Coffee art adorns a cappuccino at The Coffee Bar in Washington, DC on December 27, 2013. (Photo by Bonnie Jo Mount/The Washington Post​)

Christians and coffee have a long and storied history, from the Reformation to the church basement coffee hour. Wherever two or more are gathered in the name of God, you can usually also find an urn of mediocre brew and a stack of Styrofoam cups.

The trajectory of coffee drinking in America, from a shared and slow activity to a personal and quick transaction, mirrors the trajectory of evangelical Christianity. Lent is almost over, and many Christians will rejoice that they can once again get their regular coffee fix. But most of us would never give it up in the first place.

Coffee fuels many of us—54 percent of American adults drink it on a daily basis. It gets us through the worst days, gives us a reason to get out of bed and restores us to the angels of our better nature. If that sounds a little religious, it’s no coincidence.

Coffee is an acceptable vice. Unlike alcohol, which many evangelicals either abstain from or approach warily, coffee has been enthusiastically embraced.

On other hand, some Christians give yoga the stink eye because of its Hindu origins. Coffee, whose first widespread religious use was as an aid to keep Muslim Sufis awake for midnight prayer, has faced no such exclusion.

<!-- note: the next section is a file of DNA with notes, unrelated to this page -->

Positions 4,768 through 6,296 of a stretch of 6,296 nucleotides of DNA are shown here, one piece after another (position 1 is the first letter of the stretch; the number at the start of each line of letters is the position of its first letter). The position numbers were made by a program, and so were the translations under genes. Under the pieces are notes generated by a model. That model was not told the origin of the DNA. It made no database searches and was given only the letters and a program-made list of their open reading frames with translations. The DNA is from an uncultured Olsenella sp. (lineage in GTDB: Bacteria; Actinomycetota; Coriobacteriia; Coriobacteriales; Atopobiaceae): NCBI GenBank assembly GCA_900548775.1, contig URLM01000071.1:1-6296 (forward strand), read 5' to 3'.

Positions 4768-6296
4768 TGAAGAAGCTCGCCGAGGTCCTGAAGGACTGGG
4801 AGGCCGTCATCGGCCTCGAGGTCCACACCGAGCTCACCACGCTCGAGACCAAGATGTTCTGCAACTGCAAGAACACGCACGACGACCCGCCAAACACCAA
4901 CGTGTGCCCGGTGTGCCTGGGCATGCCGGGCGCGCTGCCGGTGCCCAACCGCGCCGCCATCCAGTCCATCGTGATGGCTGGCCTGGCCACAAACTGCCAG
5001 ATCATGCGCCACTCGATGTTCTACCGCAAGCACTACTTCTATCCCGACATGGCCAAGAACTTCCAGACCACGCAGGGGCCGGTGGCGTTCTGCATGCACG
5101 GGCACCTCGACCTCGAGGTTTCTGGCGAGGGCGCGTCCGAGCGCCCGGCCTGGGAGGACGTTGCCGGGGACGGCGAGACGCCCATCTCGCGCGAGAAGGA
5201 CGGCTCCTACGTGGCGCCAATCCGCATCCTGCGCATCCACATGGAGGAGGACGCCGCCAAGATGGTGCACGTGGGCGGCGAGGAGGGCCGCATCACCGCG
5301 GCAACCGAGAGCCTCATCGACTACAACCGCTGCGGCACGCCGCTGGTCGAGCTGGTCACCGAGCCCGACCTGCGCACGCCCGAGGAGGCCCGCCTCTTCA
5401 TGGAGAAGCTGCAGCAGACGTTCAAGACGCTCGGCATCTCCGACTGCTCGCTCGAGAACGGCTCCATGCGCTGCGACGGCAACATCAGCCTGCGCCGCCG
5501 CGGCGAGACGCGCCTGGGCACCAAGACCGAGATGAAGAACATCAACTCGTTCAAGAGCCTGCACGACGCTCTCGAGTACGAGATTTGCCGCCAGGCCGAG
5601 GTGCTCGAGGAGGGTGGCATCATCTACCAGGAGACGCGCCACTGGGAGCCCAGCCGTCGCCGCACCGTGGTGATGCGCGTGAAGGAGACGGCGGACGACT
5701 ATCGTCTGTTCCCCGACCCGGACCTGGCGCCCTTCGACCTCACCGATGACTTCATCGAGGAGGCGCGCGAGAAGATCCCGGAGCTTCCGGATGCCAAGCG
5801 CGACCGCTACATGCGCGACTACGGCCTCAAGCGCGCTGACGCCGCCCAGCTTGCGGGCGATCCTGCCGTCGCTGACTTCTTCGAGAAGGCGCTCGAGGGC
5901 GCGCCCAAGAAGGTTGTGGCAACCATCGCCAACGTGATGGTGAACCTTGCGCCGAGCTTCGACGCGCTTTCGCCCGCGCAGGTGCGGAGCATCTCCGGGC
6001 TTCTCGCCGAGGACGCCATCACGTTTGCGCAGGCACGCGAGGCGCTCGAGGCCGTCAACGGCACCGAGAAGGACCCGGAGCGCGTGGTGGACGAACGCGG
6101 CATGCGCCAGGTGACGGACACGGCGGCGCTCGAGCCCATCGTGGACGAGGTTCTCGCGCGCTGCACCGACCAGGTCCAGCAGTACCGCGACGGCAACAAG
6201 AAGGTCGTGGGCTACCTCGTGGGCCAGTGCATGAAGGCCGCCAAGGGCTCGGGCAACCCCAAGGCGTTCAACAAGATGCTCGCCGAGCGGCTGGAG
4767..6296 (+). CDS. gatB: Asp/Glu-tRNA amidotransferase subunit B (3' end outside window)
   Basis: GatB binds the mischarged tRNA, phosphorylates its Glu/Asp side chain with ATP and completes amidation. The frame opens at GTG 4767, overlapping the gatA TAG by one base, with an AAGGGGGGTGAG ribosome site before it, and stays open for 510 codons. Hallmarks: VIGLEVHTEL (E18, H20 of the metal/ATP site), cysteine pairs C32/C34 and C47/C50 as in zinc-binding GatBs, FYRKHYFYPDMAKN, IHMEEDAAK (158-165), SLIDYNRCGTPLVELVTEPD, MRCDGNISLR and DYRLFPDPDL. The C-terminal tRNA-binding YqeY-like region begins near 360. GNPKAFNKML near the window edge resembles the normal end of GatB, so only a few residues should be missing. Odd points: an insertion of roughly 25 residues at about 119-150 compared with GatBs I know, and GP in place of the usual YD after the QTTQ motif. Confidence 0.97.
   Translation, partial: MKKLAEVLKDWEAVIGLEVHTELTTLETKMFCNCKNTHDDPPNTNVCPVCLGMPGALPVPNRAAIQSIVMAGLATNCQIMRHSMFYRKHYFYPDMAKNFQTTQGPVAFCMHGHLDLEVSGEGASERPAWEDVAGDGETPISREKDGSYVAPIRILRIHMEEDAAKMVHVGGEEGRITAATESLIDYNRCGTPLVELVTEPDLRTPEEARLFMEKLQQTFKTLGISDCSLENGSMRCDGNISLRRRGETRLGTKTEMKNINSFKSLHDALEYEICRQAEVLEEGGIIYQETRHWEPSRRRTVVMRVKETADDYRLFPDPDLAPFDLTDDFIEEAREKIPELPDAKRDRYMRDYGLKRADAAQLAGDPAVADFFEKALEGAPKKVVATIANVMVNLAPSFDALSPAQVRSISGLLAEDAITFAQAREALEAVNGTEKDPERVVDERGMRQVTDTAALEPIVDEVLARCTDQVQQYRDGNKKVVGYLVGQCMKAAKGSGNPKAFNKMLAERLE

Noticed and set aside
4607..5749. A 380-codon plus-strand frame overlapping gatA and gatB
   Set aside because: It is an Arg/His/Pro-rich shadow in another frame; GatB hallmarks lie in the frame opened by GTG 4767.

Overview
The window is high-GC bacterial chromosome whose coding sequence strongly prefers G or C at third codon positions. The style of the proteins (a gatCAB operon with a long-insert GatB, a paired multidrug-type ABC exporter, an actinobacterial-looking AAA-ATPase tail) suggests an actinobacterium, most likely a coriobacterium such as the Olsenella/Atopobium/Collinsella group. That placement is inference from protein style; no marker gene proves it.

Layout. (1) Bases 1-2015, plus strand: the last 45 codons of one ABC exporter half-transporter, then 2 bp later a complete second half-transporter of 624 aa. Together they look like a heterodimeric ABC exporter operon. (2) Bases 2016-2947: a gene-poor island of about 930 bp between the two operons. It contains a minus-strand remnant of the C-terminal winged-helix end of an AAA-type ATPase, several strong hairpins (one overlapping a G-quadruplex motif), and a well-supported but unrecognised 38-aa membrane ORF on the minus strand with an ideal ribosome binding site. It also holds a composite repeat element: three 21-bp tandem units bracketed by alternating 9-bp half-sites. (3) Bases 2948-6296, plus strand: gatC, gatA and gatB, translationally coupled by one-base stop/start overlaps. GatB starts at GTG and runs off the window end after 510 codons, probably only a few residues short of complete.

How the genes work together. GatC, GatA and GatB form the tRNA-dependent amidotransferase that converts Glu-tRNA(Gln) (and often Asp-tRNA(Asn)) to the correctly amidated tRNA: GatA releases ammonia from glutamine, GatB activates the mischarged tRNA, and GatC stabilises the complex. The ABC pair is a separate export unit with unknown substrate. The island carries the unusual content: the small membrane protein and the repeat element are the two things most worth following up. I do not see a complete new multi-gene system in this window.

In fact, during his tenure, Pope Clement VIII is reported to have said, “Why, this Satan’s drink is so delicious that it would be a pity to let the infidels have exclusive use of it. We shall fool Satan by baptizing it and making it a truly Christian beverage.”

Thus the Christian marriage to coffee was born, and remade several times over throughout history—from the late 17th century, when the clergy observed that coffee consumption was having a sobering effect on the normally beer-swilling Brits, to the current-day evangelical love affair with the beans.

Drinking bouts in 17th-century Europe usually ended only when participants blacked out, according to Wolfgang Schivelbusch’s “Tastes of Paradise.” Caffeine is chemically addictive like alcohol, but its rewards are much more productive and beneficial.